Paul Doran spent five years working at London's Savile Row. Picture / Babiche Martens

Favourite Things: Paul Doran

Parnell's Doran & Doran is crafting modern bespoke suits the old-fashioned way

It was on Savile Row, the London citadel of bespoke tailoring, that Paul Doran learned his tricks of the trade.

“Seeing the craft executed to such a high degree was incredible,” says Paul. “I remember watching a tailor sew, unpick and re-sew the outer seam on a pair of trousers by hand, multiple times, until it was perfect.”

After five years spent meticulously cutting and stitching at menswear superstar brand Richard James, Paul returned to New Zealand. In 2010 he launched his own tailoring boutique in Ponsonby, Doran & Doran, and began to accumulate a loyal and discerning client base. In 2016, he moved to sleek new premises in Parnell’s Faraday St.

READ: Tailoring Boutique Store Doran & Doran

Designed by upstairs landlords Tim Hay and Jeff Fearon of Fearon Hay Architects, the boutique reflects Paul’s minimalist take on traditional bespoke attire.

“Bespoke is an overused term in menswear,” he says. “Usually people use the expression to describe any garment that is made for them.” For much of the last century, however, the word referred almost exclusively to men’s tailored suits.

It’s this old-school dedication that Paul brings to his one-of-a-kind offerings. He still uses a century-old cutting guide. A truly bespoke suit, he says, can be achieved only by a skilled hand.

From the stitching of the collar, the lapels and garment edges, to the lining and pockets, almost every part of a Doran & Doran suit is hand-sewn. The last thing he wants his pieces to resemble is stiff, off-the-rack numbers. “If you’ve made something for a client and they wear it out and it looks like a ‘new suit’, then we haven’t done our job.”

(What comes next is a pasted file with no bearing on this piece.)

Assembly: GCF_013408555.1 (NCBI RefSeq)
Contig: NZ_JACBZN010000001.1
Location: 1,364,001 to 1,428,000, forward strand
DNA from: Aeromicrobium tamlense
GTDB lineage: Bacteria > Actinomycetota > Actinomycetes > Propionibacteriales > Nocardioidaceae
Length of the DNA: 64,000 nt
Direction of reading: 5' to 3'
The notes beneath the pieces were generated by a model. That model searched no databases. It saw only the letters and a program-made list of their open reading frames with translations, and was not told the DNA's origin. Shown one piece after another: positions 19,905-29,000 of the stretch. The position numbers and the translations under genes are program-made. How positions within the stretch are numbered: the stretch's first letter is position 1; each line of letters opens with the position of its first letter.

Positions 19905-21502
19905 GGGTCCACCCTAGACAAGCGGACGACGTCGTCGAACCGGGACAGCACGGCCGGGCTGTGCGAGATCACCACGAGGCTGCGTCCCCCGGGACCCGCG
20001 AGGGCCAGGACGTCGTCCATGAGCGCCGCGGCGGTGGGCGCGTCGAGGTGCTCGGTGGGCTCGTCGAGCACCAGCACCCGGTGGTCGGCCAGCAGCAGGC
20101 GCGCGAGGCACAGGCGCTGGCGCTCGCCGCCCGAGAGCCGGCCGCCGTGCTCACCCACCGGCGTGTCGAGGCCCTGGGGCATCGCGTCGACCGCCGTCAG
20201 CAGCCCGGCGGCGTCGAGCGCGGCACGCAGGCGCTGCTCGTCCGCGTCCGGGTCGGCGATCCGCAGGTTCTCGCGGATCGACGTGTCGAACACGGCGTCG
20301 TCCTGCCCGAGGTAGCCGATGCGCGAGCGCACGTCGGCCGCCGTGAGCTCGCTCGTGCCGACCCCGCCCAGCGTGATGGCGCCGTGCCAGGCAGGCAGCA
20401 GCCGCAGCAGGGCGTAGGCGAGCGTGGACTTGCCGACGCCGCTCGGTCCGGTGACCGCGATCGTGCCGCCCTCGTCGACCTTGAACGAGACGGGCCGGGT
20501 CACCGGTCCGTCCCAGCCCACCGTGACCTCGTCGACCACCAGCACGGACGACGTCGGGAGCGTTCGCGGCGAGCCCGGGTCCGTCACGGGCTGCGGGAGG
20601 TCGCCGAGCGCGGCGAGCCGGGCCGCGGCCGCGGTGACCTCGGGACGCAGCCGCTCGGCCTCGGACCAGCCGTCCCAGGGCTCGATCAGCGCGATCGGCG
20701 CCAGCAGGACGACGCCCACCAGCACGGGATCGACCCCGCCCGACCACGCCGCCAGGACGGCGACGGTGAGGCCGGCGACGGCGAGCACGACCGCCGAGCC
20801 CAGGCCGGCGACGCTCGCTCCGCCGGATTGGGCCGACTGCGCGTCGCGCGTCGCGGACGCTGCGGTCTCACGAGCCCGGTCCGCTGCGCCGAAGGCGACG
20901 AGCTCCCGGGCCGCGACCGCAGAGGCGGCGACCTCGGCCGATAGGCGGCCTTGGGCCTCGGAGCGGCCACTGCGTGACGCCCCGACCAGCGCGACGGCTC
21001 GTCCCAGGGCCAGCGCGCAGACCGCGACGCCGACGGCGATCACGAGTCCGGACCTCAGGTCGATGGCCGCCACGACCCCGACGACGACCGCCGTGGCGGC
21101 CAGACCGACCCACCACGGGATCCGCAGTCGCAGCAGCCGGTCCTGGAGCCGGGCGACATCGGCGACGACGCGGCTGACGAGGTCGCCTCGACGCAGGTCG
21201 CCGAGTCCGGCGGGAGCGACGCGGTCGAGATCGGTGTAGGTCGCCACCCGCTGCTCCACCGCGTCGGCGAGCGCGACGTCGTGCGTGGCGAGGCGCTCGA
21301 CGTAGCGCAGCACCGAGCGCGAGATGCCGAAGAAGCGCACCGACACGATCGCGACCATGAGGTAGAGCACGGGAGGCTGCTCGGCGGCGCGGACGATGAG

Doran & Doran also stocks a range of home wares in the store opposite. Picture / Babiche Martens

He also loosens up overly stuffy styles, meaning no padded shoulders — his soft tailoring is lightweight and comfortable to wear. “Wearing a traditional English heavy wool suit makes no sense. We’ve taken the best bits of Savile Row bespoke and adapted it for our island climate.”

Paul, whose passion for fabric is obvious, carefully selects a breathable thread mix of wool and mohair. A cotton option has just been added to his lighter collection, which includes jackets for warm weather weddings or pieces to be worn casually with sneakers, he says.

READ: Best Boutique Homeware Stores 

Doran & Doran also stocks basics from New York-based label Unis, makers of the perfect chinos according to Paul, along with knit ties from Italy, luxury bags from London’s Troubadour Goods and T-shirts from Idea.

While a bespoke suit may take some time, and upward of five fittings are required, this tailoring expert thinks it’s worth it. The client involvement for a made-to-measure suit is the secret to success, he says. “You are rarely going to walk into a store and get the exact thing you want that fits perfectly. If you have the time to have something made, it’s simply going to fit better and last longer.”